How to make Fabric Twine from scraps

Do you have an abundance of fabric scraps in your collection? Or perhaps you’re seeking enjoyable and fun scrap fabric projects? Take the opportunity to declutter your stash and put those cherished scraps to good use with this delightful fabric twine tutorial! 

How to create Fabric twine

How to make twine

Hey, guys! Today I’ll be sharing a super fun project for all you sewing fans out there! I’m pretty sure you have an overabundance of fabric scraps, just as myself; and there’ve been many times when you thought about simply throwing them away because you couldn’t see anything good coming out of a big pile of fabric strips that are way too thin to use in sewing projects.

Well, you were wrong! Here I’ll show you how to make your own fabric twine so you can create tons of beautiful projects with all those scraps you’ve been saving for ages! Nothing goes to waste when it comes to fabric, right? And this scrap fabric twine project is perfect for this kind of scraps!

More scrap projects you might like:

Scrap fabric projects

But here’s a fair warning! Making twine or fabric yarn as some call it, can get pretty addictive and pretty soon you’ll find yourself thinking about turning your entire fabric stash into scraps. Resist the urge, don’t turn yourself into a fabric murderer, you’ll eventually get there without sacrificing your beautiful fabric! Plus making fabric twine takes time, like lots of it and meanwhile you can just go ahead with your other sewing projects and save all the resulting scraps.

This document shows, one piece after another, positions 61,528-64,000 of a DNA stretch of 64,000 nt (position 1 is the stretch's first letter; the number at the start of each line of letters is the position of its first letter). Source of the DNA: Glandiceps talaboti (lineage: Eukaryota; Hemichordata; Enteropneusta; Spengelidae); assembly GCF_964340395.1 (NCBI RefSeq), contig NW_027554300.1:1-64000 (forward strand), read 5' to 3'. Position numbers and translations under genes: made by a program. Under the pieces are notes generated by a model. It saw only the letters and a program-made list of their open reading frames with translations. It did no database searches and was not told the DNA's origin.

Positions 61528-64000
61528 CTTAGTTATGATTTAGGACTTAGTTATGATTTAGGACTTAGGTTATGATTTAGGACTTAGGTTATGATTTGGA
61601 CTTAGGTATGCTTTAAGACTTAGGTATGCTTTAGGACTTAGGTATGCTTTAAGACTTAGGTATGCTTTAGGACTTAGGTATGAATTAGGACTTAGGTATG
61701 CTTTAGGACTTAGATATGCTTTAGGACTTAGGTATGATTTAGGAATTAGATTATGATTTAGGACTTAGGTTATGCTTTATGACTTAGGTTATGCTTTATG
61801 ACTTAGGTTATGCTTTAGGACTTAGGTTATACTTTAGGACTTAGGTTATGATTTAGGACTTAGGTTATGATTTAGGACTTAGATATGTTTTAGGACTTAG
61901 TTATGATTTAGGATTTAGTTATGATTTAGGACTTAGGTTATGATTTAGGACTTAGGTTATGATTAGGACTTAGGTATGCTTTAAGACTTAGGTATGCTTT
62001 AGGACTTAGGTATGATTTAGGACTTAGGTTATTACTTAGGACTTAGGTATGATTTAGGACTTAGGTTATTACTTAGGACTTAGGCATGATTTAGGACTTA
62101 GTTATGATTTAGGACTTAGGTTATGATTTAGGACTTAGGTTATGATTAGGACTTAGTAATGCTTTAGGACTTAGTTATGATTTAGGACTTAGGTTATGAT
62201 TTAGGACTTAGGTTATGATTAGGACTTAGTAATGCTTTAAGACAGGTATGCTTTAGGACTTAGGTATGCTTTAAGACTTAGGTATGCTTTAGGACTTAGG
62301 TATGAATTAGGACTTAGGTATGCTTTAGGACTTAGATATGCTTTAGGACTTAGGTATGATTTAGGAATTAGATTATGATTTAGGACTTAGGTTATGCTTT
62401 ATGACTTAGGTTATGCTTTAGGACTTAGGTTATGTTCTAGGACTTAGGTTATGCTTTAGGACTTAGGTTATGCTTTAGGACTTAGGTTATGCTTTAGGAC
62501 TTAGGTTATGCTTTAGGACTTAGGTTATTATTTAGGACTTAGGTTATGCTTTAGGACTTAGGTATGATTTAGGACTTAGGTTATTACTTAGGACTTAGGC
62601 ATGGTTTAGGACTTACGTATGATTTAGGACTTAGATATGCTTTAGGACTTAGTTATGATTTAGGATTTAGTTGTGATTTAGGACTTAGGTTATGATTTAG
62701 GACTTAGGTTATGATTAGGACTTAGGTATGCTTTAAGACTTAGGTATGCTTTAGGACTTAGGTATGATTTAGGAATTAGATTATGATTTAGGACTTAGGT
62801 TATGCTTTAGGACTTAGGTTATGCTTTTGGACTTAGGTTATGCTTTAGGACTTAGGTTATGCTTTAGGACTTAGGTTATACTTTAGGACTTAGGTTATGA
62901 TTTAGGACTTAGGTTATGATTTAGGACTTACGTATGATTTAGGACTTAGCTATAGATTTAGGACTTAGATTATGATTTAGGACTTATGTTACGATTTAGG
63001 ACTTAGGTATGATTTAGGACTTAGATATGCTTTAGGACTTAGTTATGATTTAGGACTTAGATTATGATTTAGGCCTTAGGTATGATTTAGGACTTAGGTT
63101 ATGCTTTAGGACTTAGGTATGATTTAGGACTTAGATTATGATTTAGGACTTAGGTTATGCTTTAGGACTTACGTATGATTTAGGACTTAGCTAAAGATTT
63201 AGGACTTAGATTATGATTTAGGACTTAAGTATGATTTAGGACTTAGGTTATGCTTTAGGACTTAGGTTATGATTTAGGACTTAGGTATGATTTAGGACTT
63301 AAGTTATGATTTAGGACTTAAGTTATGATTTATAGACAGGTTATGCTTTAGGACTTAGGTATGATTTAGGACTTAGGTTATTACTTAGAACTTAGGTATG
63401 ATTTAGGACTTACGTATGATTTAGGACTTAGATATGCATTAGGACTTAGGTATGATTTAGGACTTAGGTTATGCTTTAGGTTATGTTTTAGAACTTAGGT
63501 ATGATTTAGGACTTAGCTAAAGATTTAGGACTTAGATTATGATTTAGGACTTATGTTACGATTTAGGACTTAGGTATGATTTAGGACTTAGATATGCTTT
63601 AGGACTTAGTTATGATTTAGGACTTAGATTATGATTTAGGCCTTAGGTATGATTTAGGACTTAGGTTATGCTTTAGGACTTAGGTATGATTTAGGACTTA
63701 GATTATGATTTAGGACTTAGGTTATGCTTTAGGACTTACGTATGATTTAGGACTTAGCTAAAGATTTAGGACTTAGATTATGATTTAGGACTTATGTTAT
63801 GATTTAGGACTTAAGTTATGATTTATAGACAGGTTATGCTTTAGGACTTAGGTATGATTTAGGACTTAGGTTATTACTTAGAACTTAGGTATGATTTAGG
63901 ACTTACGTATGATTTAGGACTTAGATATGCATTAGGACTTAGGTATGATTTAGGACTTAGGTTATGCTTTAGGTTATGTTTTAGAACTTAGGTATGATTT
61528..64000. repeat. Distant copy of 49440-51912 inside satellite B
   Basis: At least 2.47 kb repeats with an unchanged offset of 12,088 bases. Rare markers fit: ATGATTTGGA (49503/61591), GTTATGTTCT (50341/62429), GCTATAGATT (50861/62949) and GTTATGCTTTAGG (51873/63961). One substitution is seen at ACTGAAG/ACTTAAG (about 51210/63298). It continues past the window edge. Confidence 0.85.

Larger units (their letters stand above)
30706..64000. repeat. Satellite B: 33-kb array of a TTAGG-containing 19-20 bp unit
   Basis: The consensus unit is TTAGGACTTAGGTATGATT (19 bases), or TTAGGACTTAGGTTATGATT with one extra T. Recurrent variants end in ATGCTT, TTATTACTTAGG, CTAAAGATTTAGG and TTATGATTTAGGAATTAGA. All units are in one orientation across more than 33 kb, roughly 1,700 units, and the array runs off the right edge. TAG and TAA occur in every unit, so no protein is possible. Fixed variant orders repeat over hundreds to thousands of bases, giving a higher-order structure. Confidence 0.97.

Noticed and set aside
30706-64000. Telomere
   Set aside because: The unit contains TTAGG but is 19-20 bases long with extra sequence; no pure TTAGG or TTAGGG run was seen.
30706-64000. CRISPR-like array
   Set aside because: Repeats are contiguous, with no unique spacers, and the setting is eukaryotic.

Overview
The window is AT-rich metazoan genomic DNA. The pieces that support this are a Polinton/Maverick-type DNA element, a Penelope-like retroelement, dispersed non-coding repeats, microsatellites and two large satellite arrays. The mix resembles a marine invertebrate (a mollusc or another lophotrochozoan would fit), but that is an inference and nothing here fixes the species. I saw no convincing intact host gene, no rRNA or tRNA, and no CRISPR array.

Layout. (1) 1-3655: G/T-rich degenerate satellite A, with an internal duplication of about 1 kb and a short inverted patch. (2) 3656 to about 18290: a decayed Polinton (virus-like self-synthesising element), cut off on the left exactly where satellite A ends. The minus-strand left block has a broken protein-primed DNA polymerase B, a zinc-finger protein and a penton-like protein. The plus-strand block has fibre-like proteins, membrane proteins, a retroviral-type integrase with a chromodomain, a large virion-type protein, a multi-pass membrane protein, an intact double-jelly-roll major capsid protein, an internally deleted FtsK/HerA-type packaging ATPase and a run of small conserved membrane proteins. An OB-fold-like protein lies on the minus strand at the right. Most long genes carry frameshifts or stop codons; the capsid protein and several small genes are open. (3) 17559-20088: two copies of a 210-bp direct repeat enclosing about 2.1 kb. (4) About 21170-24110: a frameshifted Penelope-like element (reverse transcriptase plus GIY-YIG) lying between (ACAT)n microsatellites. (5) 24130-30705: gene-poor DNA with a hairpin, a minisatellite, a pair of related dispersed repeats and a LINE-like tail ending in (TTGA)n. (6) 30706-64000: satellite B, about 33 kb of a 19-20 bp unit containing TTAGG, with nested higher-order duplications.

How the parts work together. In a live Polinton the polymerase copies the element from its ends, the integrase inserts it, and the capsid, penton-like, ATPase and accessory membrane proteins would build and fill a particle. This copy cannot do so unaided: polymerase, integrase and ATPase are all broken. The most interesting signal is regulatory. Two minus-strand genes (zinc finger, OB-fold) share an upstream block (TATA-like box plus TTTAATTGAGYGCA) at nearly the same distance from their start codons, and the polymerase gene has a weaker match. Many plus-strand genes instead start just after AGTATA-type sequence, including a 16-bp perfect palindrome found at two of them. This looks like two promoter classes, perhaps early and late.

I find that not many things are prettier than all different fabrics twisted and wrapped up together! I have a rug in my bathroom made out of t-shirt scraps, twisted and then waved together and I would love to make a replica but in a slightly different design.

Can I use different fabrics to make fabric twine?

In my experience, I found that using various fabrics yields satisfactory results. I was eager to make use of as many fabric scraps as possible within a limited timeframe, so I dove into my fabric stash without much consideration for the fabric types. My focus was mainly on the colors and weight of the fabrics.

For instance, instead of combining lightweight fabrics with medium-weight ones, I opted to use fabrics of similar weights. However, I did mix stretch fabrics with cottons or canvas. I also took care to consider the width of the fabric strips, using scraps that were of similar width.

And it turned out great! I was then able to sew my fabric twine into these beautiful trivets with no problems.

How to make fabric twine

What are some examples of projects that can be made with fabric twine?

  • Coasters
  • Placemats
  • Trivets
  • Baskets/bins
  • Rugs/mats
  • Decorative garlands or banners
  • Jewelry (bracelets, necklaces)
  • Keychains or bag charms
  • Gift wrapping accents/twist ties

The possibilities are endless! Just use your imagination and get creative with your fabric twine. Plus, not only is it a great way to use up your fabric scraps, but it also adds an interesting and unique texture to your projects.

How long does it take to make fabric twine?

The time it takes to make fabric twine varies depending on the thickness and length of your strips, as well as how fast you are at twisting the fabric. It can take anywhere from a few hours to a few days for larger projects. But don’t worry, the end result is definitely worth the time and effort! Plus, it can be a relaxing and therapeutic activity.

Is there a limit to how many fabrics can be used in one piece of twine?